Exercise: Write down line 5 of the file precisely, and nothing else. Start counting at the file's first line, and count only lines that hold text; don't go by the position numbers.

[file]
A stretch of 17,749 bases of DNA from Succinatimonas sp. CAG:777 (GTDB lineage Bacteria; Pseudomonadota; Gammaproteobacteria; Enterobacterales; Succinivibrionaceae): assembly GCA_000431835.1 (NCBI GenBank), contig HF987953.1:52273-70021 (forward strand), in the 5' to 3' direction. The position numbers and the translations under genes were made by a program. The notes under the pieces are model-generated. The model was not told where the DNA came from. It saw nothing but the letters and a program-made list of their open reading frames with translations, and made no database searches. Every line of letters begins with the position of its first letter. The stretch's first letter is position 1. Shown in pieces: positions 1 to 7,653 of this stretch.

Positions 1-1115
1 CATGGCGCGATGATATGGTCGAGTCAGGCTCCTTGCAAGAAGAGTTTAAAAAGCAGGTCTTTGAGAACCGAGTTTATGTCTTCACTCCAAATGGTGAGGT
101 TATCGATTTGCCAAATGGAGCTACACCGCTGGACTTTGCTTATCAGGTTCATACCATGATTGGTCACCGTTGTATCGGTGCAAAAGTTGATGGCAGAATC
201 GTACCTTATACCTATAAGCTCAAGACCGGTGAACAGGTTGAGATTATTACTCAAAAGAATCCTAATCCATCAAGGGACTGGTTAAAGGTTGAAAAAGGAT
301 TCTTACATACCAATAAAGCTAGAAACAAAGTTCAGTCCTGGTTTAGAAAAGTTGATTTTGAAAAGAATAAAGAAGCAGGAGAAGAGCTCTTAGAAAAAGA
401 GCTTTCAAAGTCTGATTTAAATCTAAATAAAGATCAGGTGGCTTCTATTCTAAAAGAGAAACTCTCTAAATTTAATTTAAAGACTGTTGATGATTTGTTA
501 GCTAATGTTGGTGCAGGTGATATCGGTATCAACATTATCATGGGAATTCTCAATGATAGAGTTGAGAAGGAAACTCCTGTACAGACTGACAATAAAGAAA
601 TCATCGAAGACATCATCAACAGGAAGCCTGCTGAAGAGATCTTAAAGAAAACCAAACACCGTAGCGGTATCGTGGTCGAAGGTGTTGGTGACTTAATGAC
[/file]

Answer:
201 GTACCTTATACCTATAAGCTCAAGACCGGTGAACAGGTTGAGATTATTACTCAAAAGAATCCTAATCCATCAAGGGACTGGTTAAAGGTTGAAAAAGGAT